In the normal human being systemic blood pressure is maintained at a high level by means of the high resistance offered to the flow of blood by the smaller systemic arteries and arterioles. In contrast, pressure in the pulmonary circulation is maintained at a low level because of the relatively large size of the pulmonary vessels. In the fetal and newborn period pulmonary arteries resemble systemic arteries in that they have a small lumen and thick media. In this period pulmonary pressure and resistance are high. As these vessels gradually thin out and enlarge, resistance to pulmonary blood flow falls and consequently pulmonary blood pressure falls.
There is evidence to suggest that the fetal state of thick-walled, thin-lumened pulmonary arteries is retained in instances where the two circulations are joined, such as in patients with a single ventricle, large ventricular defect, aortic septal defect or large patent ductus arteriosus. As the patient grows, resistance to pulmonary blood flow may: (1) decrease. If the small pulmonary arteries develop normally and become thin-walled and large-lumened, pulmonary resistance will fall. More and more blood will be shunted into the lungs and the patient will develop the signs and symptoms of cardiac decompensation. (2) remain the same. If the small pulmonary arteries retain their fetal characteristics, pulmonary resistance will remain elevated. A balance between systemic and pulmonary blood flow will be maintained compatible with a relatively normal life. (3) increase. If, because of secondary intimal changes, the pulmonary arteries become thicker-walled and smaller-lumened, pulmonary resistance will increase. Progressively less blood will be shunted to the lungs and finally the shunt will reverse and become predominantly venous arterial. The patient will develop the signs and symptoms of pulmonary stenosis with increasing dyspnea and cyanosis.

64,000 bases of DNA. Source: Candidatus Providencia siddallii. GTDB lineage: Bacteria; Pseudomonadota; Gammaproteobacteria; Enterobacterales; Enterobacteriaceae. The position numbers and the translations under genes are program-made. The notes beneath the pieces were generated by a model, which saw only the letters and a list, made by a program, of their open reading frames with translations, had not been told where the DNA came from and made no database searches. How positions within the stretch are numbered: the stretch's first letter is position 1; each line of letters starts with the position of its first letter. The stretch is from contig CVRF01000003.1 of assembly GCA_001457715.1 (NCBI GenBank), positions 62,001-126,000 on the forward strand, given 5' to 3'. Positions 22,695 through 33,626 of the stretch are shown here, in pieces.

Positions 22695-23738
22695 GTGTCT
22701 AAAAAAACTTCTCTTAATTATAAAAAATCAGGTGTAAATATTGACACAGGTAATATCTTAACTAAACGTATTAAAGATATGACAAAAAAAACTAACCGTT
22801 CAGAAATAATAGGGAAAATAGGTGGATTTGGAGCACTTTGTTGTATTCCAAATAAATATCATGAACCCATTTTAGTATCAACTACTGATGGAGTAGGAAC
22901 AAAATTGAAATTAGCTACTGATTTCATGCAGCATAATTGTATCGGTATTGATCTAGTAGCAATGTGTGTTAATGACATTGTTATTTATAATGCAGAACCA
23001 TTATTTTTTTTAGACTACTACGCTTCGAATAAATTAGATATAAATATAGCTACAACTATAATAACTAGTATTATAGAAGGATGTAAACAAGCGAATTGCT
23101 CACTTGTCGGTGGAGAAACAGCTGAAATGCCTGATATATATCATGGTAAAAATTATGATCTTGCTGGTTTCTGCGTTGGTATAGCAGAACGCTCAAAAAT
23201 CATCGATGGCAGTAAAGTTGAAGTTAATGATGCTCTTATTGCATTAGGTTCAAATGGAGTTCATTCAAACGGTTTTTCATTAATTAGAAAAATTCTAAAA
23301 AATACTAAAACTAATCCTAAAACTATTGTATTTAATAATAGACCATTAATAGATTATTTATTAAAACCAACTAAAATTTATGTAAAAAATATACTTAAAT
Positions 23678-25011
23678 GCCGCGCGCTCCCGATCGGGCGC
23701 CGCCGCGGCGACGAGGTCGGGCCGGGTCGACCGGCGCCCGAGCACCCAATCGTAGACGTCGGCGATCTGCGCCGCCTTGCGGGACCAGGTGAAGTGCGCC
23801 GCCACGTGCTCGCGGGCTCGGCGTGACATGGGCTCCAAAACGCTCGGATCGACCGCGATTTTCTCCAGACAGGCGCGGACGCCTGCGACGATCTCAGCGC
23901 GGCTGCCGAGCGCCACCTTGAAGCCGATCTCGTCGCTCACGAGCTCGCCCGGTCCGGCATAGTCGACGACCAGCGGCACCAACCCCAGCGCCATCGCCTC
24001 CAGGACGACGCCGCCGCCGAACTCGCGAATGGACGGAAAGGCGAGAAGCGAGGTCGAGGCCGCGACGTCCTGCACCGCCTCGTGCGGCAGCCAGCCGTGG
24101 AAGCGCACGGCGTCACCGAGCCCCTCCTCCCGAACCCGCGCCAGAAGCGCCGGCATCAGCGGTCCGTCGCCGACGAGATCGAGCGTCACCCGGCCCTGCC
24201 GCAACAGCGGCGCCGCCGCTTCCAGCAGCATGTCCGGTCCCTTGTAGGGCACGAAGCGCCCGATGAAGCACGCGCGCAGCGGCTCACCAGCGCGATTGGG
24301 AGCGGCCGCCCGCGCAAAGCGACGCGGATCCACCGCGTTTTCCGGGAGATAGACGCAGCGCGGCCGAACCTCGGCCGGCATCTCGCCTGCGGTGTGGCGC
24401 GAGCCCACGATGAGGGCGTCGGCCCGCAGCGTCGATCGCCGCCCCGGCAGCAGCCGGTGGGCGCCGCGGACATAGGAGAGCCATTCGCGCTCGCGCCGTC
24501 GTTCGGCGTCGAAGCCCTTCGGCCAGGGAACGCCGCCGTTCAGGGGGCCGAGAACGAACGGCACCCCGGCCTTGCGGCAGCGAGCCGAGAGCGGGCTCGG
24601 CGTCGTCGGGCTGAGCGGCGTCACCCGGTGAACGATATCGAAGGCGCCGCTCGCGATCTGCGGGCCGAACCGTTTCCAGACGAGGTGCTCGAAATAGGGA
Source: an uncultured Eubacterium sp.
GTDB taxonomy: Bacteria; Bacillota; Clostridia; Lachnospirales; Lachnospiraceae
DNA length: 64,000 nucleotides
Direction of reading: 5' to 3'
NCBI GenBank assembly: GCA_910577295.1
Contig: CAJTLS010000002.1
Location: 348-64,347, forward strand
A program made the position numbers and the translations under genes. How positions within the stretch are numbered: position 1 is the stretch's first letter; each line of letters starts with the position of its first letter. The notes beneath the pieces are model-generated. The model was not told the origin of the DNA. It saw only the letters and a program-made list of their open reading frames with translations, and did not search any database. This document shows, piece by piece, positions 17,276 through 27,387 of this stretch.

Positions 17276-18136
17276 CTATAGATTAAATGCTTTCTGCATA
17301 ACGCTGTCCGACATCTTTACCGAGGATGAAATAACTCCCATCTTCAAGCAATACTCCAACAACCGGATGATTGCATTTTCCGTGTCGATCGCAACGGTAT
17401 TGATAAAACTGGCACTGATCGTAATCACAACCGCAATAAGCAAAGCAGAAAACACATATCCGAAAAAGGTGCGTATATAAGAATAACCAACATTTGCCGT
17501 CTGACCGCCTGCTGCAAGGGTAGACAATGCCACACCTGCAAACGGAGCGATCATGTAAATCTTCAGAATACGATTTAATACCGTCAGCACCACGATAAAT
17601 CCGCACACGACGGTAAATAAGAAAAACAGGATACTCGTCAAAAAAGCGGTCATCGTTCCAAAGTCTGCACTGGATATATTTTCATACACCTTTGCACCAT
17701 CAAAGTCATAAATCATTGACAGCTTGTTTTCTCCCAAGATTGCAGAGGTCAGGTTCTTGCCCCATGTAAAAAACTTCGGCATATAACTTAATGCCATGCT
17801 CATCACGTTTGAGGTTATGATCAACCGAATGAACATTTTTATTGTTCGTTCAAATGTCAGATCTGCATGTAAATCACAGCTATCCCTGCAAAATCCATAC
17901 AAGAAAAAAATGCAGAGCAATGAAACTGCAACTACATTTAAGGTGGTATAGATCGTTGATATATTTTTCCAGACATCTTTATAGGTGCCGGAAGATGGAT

Data from two groups of patients are presented to illustrate the importance of the pulmonary vascular bed. In the first group, early and severe symptoms of cardiac failure necessitated closure of a large patent ductus arteriosus early in life. The ductus was large, comparable to the size of the aorta, pressures from the aorta and pulmonary artery were similar and a study of the lung biopsies demonstrated that the lumens of the small pulmonary arteries were decreased in size and the media were abnormally thick. In each instance closure of the ductus resulted in a cure.
In the second group the two circulations were joined by either a large ventricular defect or a single ventricle. Three patients were in cardiac failure due to excessive pulmonary blood flow. Pulmonary blood flow was decreased by the creation of pulmonary stenosis, the main pulmonary artery being narrowed 60 to 80%. The postoperative course in these three patients illustrates the value of the creation of pulmonary stenosis in instances where the two circulations are joined by a large communication between the ventricles or great vessels.
- Received February 11, 1953.
- Copyright © 1953 by the American Academy of Pediatrics